Attention Shoppers and Retailers: 10 Safety Tips for Cyber Monday
November 20th, 2018
Cyber Monday is less than a week away. For this year’s holiday season, analysts expect total sales to surpass $720 billion. That’s a lot of money changing hands, and as we’ve seen in previous years, any time there is a high volume of transactions and activity, cybercriminals will flock to get a piece of the action.
To help you stay safe on Cyber Monday and the rest of the holiday season, here are 10 safety tips both consumers and retailers should remember.
1. HTTPS is good, HTTP is not
When you are buying goods online (or entering any sensitive information, for that matter), always make sure that the address bar turns green or the address in HTTPS.
2. Verify that the URL you’re using is the real URL
Phishing is one of the most common tactics used by cybercriminals, and that doesn’t change come the holiday season. Make sure you double-check the domain you’re browsing to ensure the site is legitimate. Many times cybercriminals will setup URLs or subdomains that appear similar to a popular retailer. See one example below.
Real URL: https://www.amazon[.]com
Fake URL: https://amazon-produktideen[.]de
3. When you create a membership account, keep these two password tips in mind
Account takeover and loyalty point fraud is one of the fastest growing tactics used by cybercriminals. To protect against this attack, it’s important to use strong passwords that make it difficult to break into your account. When setting up a membership or loyalty account, make sure your password follows these guidelines:
- Use strong password, use at least 8 characters with complexity of Capital letters, numbers and special characters
- Use different passwords for different accounts and websites in order to reduce the risk if one of your accounts is exposed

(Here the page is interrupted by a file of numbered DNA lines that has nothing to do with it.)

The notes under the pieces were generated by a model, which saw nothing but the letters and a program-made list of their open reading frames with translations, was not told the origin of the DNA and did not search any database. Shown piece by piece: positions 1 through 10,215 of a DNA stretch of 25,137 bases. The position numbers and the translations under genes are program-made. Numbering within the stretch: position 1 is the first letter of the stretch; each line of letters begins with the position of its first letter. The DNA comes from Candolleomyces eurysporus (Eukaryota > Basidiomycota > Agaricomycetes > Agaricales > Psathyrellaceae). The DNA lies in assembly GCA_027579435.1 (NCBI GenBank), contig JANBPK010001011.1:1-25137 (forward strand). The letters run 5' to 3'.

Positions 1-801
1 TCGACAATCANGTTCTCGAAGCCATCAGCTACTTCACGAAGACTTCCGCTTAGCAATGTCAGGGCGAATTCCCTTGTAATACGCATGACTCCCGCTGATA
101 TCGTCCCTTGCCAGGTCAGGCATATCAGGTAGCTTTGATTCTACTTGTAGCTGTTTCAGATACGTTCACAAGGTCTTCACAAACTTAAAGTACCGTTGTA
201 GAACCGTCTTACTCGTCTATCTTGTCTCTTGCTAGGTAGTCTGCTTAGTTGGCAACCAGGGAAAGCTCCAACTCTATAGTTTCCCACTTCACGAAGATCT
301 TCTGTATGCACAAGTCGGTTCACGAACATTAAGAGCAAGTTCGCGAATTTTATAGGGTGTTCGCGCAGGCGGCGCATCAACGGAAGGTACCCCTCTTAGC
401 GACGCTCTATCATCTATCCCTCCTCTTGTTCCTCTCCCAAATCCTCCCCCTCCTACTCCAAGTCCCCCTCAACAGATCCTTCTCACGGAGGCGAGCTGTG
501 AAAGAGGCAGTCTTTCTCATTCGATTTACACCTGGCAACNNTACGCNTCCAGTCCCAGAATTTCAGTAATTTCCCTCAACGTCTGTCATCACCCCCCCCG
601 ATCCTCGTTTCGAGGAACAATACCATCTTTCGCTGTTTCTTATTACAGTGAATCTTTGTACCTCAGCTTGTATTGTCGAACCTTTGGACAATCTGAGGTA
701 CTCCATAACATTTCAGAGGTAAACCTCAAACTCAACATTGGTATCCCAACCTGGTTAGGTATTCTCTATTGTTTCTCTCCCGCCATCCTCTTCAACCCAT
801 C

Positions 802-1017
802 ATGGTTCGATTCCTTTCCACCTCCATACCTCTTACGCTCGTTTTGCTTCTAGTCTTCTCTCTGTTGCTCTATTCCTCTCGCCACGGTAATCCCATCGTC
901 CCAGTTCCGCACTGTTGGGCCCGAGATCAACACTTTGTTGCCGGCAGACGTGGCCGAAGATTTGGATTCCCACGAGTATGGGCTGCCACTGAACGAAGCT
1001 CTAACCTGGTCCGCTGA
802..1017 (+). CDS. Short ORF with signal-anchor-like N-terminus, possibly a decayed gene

4. Be Wary of Offers Too Good to Be True
Many retailers offer big discounts for the holiday season, attackers will use that against you and send you fake promotions via email. There are a number of simple checks you can use to see if an email is legitimate or malicious. See the image below for a few of these checks. It’s always good to remain skeptical and not take any risks, even if the offer sounds enticing. If you are ever in doubt, don’t try to risk it and use links from the email! Instead, use any search engine to find the website you are looking for and see if the deal appears there.
5. Review your bank and credit card statements regularly
Credit card fraud is the quickest and easiest way for cybercriminals to buy goods illegally, and they often ramp up their activity throughout the holidays to have a better chance of “burying” a fraudulent transaction within a statement. Make sure you keep track of all your purchases and check your bank and credit card statements regularly to make sure no fraudulent purchases slip through the cracks.
6. Use an up-to-date browser and software
Updating your software is one of the easiest things you can do to protect your information, but many people put it off. Software updates are often released to help improve security and mitigate new vulnerabilities and attack types that are being developed constantly.
7. Don’t use public hotspots for online shopping
Free hotspots are like Manna from Heaven when you’re out and about, but hackers like them even more than you do. Because public networks aren’t secured, any information you enter on a public network is ripe for the picking.
8. Don’t use “Keep my credit card details for next time” feature
We know it might be convenient to not have to enter your credit card every time you make a purchase, but if someone manages to get your account credentials, you’ve made it extremely easy for them to make a purchase with one of your cards.
9. Shopping applications are convenient, but also might be a danger
Last year, we saw 469% spike in malicious applications appear during the holiday season. This is a common tactic for cybercriminals, as any time they can get a user to install their program on their device, there are a variety of malicious tasks they can do. Mobile apps can make it much easier to do your holiday shopping, but you need to be make sure you download your shopping apps from a reliable source, such as: Google Play and Apple App Store. Don’t use app markets that you found on the internet!
10. Be cautious with how much info you share
Many retail websites will ask you for additional information in order to complete your purchase or to start a wishlist. Give them only the information they require and skip any fields that are optional. This reduces your risk of personal details or biases from getting exposed online, which can be used against you later for targeted phishing or further fraud.
From all of us at IntSights, have a happy holidays and stay safe online!
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